But Mills thinks the DSCC was simply being pragmatic: This is a race Democrats need to win to take back the Senate. And they looked at Smith and saw a campaign—and a candidate—that wasn’t ready for primetime.
Three months after Smith entered the race in January 2019, she’d raised just $21,000. To the DSCC, that’s a red flag; it costs about $40,000 a month to run a large-scale statewide political operation.
“The only reason to get into a race that early is to clear the field,” Mills says. “And you do that showing you can raise the money and you can put together the organization.”
Had she done those things, she would have been a strong contender. To win statewide, Democrats need high African American turnout and for suburban women to break their way. With the right message, Smith could likely deliver both.
“You could make an argument, strongly, that Erica would be better on the ticket to turn out votes,” Woods says. “More minorities and low-information voters may be more willing to show up to vote for Erica than for Cal.”
But, he adds, “Erica has not demonstrated the ability to raise the money it’s going to take. It’s sad, but it’s where we are.”
In February, TV ads went up all over the state praising Smith for her commitment to the Green New Deal and Medicare for All, spliced with a picture of progressive darling Alexandria Ocasio-Cortez. She was “the real deal,” the black narrator said, the race’s “only proven progressive.”
But the ads didn’t come from the Smith campaign. Instead, they came from a brand-new PAC called Faith and Power, which, media outlets quickly learned, had ties to the Trump campaign and the Republican National Committee.
Last week, The Hill reported that Faith and Power was funded by Senate Majority Leader Mitch McConnell’s super PAC.
Smith disavowed the ads, but it didn’t matter. The message, according to Cunningham, was clear: Tillis was afraid of him, so Republicans were trying to prop up a weaker adversary.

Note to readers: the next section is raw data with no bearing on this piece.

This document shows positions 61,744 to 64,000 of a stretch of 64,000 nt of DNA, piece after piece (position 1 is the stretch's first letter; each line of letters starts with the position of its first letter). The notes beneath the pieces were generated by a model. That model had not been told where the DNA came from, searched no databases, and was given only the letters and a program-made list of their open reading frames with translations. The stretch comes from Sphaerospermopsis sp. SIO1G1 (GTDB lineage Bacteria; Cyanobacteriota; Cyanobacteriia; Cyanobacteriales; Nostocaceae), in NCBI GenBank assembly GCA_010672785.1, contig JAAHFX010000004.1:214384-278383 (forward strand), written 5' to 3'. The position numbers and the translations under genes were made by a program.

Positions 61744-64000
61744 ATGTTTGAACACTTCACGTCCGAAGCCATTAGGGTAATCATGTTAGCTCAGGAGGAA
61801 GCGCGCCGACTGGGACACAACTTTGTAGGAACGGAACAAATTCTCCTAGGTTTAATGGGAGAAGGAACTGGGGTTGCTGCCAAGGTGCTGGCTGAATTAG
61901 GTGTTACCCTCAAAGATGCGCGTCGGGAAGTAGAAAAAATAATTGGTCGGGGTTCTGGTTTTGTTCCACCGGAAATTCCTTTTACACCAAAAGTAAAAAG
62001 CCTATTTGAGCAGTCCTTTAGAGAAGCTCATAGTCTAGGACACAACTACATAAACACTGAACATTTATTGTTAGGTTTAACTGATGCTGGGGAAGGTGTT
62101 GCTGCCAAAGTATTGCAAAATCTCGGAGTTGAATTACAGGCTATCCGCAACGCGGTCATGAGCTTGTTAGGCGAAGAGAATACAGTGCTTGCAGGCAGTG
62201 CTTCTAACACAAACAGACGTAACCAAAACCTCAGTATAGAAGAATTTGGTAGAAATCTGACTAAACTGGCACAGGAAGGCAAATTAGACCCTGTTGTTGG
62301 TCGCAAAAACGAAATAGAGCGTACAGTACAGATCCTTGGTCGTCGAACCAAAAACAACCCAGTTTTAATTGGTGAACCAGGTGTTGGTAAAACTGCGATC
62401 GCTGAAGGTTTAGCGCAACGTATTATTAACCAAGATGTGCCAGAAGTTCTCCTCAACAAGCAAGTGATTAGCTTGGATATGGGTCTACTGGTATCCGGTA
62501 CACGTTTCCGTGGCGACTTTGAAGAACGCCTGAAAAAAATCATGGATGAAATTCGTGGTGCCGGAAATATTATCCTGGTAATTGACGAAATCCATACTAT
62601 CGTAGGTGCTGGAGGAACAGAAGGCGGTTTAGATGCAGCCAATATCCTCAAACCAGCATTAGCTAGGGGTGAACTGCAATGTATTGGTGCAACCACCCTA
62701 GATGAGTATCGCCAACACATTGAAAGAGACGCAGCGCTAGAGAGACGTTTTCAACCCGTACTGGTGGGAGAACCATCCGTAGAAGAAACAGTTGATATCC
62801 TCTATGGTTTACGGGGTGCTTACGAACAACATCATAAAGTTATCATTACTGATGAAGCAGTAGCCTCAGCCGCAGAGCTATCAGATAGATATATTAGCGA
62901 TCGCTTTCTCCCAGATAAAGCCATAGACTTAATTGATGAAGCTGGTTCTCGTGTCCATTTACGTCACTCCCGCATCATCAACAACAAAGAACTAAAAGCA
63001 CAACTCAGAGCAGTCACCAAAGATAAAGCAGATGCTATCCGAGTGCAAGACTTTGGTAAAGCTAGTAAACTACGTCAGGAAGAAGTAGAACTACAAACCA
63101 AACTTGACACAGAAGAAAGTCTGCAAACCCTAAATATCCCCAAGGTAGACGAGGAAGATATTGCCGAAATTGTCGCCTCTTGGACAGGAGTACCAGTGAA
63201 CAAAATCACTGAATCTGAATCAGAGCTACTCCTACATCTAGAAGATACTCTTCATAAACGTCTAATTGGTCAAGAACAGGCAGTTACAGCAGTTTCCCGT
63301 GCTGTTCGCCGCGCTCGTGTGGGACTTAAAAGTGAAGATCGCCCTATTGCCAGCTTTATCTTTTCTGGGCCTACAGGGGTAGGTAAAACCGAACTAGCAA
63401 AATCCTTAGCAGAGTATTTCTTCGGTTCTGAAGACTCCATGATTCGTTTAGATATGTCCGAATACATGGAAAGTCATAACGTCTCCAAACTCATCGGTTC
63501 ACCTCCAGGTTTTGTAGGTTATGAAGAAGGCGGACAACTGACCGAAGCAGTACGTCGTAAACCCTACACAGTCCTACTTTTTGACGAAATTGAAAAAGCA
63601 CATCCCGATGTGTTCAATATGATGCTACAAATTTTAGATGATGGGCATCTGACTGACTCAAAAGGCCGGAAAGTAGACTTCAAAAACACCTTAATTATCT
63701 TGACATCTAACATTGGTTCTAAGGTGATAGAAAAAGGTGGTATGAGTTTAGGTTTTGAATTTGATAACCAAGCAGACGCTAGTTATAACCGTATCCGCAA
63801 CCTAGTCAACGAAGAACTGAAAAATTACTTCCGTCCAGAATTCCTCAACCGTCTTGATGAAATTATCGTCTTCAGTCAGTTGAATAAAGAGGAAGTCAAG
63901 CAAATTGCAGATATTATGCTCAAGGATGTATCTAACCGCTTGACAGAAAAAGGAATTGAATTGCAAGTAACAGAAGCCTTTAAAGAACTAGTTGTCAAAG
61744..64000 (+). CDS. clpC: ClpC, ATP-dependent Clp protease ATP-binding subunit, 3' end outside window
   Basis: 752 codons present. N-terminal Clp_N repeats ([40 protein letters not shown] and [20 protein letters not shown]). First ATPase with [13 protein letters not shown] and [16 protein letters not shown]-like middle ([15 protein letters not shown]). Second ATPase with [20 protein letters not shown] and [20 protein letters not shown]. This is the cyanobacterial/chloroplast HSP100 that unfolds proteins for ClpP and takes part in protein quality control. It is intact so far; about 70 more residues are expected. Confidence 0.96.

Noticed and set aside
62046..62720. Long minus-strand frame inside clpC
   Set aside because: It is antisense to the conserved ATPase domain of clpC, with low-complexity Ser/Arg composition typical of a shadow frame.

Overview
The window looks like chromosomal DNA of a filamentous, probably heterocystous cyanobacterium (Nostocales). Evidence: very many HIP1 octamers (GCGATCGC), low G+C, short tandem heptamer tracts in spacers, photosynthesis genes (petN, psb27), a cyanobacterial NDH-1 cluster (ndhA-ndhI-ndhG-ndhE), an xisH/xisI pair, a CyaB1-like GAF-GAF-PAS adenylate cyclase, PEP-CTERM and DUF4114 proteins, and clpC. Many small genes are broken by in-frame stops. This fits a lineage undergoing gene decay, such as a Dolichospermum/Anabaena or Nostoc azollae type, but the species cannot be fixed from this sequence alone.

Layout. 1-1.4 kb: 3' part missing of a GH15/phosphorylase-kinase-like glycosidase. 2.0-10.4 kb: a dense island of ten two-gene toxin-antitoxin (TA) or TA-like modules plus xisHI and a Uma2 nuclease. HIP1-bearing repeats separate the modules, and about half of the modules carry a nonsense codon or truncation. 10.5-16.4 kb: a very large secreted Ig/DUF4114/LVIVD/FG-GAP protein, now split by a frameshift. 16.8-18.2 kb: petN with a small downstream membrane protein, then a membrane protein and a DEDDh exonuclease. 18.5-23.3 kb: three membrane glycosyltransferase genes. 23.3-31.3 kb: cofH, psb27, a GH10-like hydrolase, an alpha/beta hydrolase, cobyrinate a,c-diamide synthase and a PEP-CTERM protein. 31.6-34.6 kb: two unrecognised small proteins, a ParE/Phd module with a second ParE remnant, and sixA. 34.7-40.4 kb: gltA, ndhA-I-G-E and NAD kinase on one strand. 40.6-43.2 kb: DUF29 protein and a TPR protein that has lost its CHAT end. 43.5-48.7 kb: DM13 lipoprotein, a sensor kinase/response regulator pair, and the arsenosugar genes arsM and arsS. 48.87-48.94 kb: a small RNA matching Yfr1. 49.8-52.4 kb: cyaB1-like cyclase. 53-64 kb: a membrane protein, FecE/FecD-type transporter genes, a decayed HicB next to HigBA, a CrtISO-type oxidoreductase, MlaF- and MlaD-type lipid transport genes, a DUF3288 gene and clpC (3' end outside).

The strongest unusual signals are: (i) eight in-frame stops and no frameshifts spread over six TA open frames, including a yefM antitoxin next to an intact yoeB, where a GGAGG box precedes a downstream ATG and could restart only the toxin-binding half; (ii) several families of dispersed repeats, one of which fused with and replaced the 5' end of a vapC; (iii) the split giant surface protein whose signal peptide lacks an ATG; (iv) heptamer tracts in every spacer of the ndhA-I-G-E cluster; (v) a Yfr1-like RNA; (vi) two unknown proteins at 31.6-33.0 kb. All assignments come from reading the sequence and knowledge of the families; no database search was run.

“It probably illustrates the stakes—that they see that Thom Tillis is extraordinarily weak, very vulnerable, and that their best play is to cause mischief,” Cunningham says. “We’re wise to it, and we’re on alert that there will be more to come.”
In response, Cunningham upped his own ad buy. He already has PACs working on his behalf: The Vote Vets Action Fund has shelled out more than $6 million so far, while Carolina Blue has spent $1.1 million promoting Cunningham.
He has little reason to be concerned: The most recent poll, from Public Policy Polling, has him besting Smith 45–18.
Somehow, we arrive at the Crowne Plaza Hotel in Charlotte at precisely 2:00 p.m.—late, but in time for Smith to give her keynote address to Delta Sigma Theta. As we enter the banquet hall, we’re greeted by a sea of crimson dresses. As frenzied as the day has been, everything worked out. The same was true with the RWCA event: She came late, but she got the group’s endorsement.
This sort of serendipity lends itself to faith, and Smith has that in abundance. Her speech is a rousing sermon on the urgency of the moment. She’s sick of waiting for the patriarchy to give her the green light. Rosa Parks didn’t wait. Shirley Chisholm didn’t wait.
Erica Smith isn’t going to wait.
She’s bitter at the DSCC—bitter that the party interfered, that party elites tried to erase her, that they chose a white man over a black woman. But damned if she’s going to let that stop her. She’s never listened to doubters before. She’s not going to start now.
“We cannot wait another day,” Smith tells the crowd. “Until we have a voice that looks like us, understands us, has been through our struggles, been through our troubles, we don’t need to wait another day!”
Contact Raleigh staff writer Leigh Tauss at email@example.com.
*Correction: The story has been updated to clarify that Cunningham served in Baghdad. Additionally, Cliff Jenkins, whom Erica Smith challenged in 2014, was a Democrat. Smith defeated him in the primary. The district is safely Democratic. The INDY regrets these errors.